So, having no other choice, I looked for the location of the problem in the source. This was a bit problematic since it was a mixture of an English markup and a Hebrew text. When I nailed it down, I realized what the problem is. It appears that the mail text is cut every 1048 characters, and a new line is entered. Normally, this is not a problem, since white-spaces don't count in HTML. But when it occurs in the middle of a <span> tag definition, it renders an <s> tag with a pan attribute. I didn't know that, but <s> HTML tag can be used as the <strike> tag to specify stricken-through text (BTW, both tags are deprecated by the HTML standard and the CSS alternative is encouraged). Since the <span> tag definition was truncated with a new-line after the "<s", it was considered as the definition of an <s> tag, which wasn't really closed, so it lasted till the end of the e-mail.

This problem of cutting HTML in the middle is not mentioned in the list of problems with HTML e-mails. I guess the simplest solution is just to make every HTML markup in a new line. This makes the e-mail a bit longer, but avoids such problems. However, I guess they are using some rich text editor that generates this HTML e-mail, so I don't really know what can be done with that tool.

Problems with defaultValue

June 14, 2006

Today I found a problem in one of our screens (the filter screen) which only occurs on Firefox, but not on IE. After checking it further, I realized that the problem is with the defaultValue attribute of the <input type=text> element.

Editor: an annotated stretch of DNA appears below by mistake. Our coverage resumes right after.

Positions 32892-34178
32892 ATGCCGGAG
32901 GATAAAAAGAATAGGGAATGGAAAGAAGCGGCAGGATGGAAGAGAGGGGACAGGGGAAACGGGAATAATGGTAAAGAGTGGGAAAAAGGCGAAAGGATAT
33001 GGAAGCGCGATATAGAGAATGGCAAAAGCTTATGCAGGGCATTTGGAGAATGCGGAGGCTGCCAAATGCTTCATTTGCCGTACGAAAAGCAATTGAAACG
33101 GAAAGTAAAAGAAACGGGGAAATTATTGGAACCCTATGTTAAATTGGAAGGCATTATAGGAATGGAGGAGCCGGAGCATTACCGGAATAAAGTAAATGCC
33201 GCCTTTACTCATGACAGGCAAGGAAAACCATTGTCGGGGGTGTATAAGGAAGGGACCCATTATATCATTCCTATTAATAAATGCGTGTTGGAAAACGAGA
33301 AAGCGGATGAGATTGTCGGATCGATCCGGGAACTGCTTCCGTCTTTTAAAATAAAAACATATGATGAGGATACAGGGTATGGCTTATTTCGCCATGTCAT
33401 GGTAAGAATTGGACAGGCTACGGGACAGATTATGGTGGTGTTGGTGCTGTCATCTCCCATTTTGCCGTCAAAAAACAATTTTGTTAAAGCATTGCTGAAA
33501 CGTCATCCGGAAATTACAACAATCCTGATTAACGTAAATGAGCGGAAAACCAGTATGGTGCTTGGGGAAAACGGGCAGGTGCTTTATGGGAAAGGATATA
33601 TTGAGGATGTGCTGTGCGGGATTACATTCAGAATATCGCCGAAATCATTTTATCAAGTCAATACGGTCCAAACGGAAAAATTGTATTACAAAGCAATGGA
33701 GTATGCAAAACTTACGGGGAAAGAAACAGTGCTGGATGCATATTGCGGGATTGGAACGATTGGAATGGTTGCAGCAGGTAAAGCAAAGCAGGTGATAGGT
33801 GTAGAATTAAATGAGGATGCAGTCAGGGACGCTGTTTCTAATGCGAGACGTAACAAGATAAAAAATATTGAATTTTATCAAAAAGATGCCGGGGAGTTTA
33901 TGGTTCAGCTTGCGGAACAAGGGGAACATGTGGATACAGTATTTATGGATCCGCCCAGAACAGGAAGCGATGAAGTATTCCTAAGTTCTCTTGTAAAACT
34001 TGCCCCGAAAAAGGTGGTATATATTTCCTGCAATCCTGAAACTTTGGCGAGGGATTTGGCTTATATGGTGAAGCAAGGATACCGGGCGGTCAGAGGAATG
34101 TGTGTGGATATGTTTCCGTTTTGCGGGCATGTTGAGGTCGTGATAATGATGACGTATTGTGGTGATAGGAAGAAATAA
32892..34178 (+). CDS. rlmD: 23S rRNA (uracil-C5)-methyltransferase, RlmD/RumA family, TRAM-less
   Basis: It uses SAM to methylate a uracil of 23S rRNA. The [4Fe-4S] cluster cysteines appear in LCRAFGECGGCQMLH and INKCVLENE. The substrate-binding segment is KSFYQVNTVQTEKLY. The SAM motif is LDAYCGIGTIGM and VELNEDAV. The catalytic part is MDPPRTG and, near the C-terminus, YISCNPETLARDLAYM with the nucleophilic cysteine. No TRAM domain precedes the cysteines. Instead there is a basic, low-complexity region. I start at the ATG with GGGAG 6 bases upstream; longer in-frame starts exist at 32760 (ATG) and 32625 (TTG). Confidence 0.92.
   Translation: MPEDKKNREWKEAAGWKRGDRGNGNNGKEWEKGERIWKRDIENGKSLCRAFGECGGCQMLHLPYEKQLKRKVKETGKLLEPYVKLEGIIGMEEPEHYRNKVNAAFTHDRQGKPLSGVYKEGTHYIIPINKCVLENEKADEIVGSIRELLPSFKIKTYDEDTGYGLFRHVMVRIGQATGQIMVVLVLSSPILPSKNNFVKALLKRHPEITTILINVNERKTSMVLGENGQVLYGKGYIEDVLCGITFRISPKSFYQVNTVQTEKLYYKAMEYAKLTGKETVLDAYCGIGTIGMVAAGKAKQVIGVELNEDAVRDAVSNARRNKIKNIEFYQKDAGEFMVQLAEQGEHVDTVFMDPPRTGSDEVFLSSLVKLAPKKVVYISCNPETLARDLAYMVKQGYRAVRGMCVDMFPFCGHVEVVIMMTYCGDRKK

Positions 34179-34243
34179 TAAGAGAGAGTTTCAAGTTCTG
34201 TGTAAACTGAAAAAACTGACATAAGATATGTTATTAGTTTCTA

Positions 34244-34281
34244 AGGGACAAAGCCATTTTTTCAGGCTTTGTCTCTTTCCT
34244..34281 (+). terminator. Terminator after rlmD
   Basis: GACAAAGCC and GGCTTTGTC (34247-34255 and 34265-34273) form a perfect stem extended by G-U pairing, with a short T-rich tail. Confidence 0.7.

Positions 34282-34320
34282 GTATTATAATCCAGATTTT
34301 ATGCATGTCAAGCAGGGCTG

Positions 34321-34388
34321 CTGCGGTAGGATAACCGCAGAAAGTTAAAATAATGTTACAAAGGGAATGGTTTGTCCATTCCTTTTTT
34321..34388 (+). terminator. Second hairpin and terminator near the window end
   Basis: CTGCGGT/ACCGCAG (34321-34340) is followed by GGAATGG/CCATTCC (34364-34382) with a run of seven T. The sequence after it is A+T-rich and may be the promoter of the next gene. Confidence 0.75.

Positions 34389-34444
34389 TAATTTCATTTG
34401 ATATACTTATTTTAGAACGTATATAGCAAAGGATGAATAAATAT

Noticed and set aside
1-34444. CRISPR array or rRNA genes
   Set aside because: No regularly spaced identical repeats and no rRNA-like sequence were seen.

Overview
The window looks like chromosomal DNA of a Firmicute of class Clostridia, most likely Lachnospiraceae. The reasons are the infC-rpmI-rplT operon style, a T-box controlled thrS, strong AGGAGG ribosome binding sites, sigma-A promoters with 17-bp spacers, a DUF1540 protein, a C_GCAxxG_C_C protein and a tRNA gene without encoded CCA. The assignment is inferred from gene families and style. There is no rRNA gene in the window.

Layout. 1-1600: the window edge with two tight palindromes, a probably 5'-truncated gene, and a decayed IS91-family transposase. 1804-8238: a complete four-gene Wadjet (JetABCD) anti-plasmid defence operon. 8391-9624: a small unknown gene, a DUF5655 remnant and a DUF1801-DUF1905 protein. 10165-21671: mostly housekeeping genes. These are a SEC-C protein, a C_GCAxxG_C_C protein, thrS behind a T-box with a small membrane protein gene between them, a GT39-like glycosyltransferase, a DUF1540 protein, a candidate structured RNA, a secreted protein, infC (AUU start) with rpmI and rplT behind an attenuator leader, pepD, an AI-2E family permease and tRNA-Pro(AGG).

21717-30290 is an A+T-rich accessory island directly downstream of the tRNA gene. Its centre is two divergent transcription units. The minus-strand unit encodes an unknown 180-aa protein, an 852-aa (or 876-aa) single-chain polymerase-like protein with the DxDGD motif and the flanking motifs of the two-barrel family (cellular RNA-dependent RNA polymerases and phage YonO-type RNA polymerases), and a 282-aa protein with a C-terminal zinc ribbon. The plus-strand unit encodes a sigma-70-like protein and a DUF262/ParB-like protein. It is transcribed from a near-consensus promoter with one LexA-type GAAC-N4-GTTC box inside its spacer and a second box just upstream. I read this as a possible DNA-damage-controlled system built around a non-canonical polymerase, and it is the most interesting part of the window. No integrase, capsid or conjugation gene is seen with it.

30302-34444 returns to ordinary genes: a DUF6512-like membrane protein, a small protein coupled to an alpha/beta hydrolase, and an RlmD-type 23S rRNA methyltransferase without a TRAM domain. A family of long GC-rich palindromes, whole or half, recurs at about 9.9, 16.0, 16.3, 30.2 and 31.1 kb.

We use this attribute to store the default value of filter fields, and when the user wants to reset the filter, we set the value to the default value manually, without calling reset(). The default filter value can be set by the server administrator.

It appears that on Firefox, setting the defaultValue attribute causes the control to change its value if the user didn't change it yet. The logic is probably that if the user didn't change it, the control shows the default value, so changing the defaultValue attribute changes what the control displays, and the control's value attribute.

On IE, on the other hand, the MSDN clearly says that "The value of the property can be changed programmatically, but doing so has no effect on the appearance of the object or the submitted value."

I wanted to see what the HTML standard has to say about it, but apparently, the defaultValue attribute is a non-standard extension, supported by both IE and FF.

The solution to our problem is very simple. Use another custom attribute (e.g. defValue) to store the default value. This will have no affect, has the browsers have no special treatment for this custom attribute.

IE bug with a label related to select

September 6, 2005

Here is a nice IE bug I just found.
When a <label> is attached to a <select> element, and the user clicks the label, the <select> is selected (which is nice), but its selectedIndex becomes 0 (that’s not so nice).

Here is an example page.

Update: I found out that this is an MSDN report bug. See;en-us;314279&Product=iep. They also suggest a workaround – use the onfocusin event to store the current selection before the focus is actually moved to the list, and reset it later. However, they say “you can only work around this problem in Internet Explorer 6” – I’m not sure why, as the onfocusin event is said to be supported on Internet Explorer 5.5 and later.

However, I would suggest a much simpler solution – simply handling the label event ourselves, without IE to interrupt and destroy. In their sample, I would use:
<LABEL for=”test” onclick=”document.getElementById(this.htmlFor).focus(); return false;”>Citizenship Status:</LABEL>

In my tests, it does the job perfectly well.